I was recently reading through some old investor interviews from the excellent Graham and Doddsville newsletter from Columbia Business School, and I came across an interview with Glenn Greenberg of Brave Warrior (formerly Chieftain Capital). A couple years ago I commented on a talk that Glenn Greenberg did at Columbia, where he discussed his investment approach. My own investment approach tends to fall in line with Greenberg’s investment philosophy as well as his portfolio management approach. Despite a few misses here and there (notably Greenberg’s investment in Valeant, a company I discussed last year in this post), his overall performance has been outstanding over the past 3 decades.
But putting Greenberg’s individual investment ideas aside, I’ve always like his general approach, specifically the following two points:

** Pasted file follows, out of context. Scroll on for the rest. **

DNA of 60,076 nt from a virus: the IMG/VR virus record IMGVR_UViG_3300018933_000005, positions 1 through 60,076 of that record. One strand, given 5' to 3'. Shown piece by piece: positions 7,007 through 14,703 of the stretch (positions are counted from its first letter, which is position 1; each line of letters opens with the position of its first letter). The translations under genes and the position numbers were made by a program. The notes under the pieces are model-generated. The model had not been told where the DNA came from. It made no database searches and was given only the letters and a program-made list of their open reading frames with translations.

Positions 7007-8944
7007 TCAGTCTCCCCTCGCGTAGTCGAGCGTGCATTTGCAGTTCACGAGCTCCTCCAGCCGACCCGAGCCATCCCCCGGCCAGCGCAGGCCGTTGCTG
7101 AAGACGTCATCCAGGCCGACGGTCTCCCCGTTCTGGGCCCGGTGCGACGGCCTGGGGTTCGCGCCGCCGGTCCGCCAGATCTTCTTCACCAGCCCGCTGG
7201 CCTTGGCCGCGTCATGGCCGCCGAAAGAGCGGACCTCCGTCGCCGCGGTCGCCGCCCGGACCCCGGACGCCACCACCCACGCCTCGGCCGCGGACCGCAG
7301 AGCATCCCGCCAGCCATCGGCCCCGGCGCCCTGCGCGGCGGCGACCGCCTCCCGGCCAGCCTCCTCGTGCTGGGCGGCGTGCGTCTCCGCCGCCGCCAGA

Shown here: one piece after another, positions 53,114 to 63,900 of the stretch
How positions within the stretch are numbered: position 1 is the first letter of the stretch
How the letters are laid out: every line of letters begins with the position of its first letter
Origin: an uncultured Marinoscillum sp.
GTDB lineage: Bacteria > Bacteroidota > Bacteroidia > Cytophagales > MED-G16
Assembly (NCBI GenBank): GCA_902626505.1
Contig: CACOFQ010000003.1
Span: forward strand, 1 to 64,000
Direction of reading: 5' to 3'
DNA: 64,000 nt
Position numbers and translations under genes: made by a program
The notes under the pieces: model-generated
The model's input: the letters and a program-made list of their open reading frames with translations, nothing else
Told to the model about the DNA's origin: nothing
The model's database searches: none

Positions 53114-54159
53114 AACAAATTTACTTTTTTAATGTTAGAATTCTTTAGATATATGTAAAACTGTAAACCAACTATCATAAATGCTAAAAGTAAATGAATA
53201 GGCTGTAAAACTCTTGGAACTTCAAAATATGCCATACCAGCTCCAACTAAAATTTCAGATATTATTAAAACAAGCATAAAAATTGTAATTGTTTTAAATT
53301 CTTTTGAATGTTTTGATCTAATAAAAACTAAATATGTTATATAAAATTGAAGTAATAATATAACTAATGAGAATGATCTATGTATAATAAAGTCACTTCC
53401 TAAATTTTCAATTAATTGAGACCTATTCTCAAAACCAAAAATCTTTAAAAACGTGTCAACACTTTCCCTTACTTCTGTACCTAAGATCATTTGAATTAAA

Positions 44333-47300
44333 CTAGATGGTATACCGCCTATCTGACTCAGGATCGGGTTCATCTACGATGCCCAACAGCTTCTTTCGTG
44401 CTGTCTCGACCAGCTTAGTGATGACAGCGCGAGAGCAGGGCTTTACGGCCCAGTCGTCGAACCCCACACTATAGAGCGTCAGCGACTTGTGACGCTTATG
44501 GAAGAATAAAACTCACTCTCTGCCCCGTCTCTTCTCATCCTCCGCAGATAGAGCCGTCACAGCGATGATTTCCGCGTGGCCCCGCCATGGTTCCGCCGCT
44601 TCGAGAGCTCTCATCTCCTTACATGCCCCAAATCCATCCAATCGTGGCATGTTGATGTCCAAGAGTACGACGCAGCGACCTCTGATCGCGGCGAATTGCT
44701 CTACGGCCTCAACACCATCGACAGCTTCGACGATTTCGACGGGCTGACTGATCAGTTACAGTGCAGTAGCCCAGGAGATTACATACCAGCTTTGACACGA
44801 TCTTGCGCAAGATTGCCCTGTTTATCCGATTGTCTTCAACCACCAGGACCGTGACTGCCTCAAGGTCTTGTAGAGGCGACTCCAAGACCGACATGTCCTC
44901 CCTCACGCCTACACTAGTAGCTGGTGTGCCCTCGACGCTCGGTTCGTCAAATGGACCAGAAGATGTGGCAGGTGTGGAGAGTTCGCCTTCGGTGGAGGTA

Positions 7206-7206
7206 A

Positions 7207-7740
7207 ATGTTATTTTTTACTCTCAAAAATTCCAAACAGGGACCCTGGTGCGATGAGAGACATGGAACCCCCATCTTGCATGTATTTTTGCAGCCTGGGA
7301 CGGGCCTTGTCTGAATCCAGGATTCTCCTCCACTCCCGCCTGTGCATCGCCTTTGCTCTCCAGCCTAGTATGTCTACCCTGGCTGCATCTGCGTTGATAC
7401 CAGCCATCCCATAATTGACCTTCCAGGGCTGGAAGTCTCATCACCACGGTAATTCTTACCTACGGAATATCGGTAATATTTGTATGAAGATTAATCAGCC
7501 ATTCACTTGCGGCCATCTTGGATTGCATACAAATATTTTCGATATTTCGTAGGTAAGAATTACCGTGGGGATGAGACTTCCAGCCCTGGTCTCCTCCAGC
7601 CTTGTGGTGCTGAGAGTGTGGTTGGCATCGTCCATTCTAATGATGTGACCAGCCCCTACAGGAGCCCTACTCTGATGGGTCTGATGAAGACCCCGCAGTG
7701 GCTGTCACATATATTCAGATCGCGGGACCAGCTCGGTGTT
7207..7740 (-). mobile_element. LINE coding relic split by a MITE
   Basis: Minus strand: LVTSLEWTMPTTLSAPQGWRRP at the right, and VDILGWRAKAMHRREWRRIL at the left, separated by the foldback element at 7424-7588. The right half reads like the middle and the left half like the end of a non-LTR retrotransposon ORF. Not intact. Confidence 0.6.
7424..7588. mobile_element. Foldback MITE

- Focus on the quality businesses (he lived through the stock market crash of 1987, where the market tumbled over 20% in one day, and he wanted to ensure that if that ever happened again, he would feel comfortable with the businesses he owned)
- Position Sizing: If it’s not worth putting 5% of your portfolio in the stock, then it’s probably either too risky, outside your circle of competence, or doesn’t have enough upside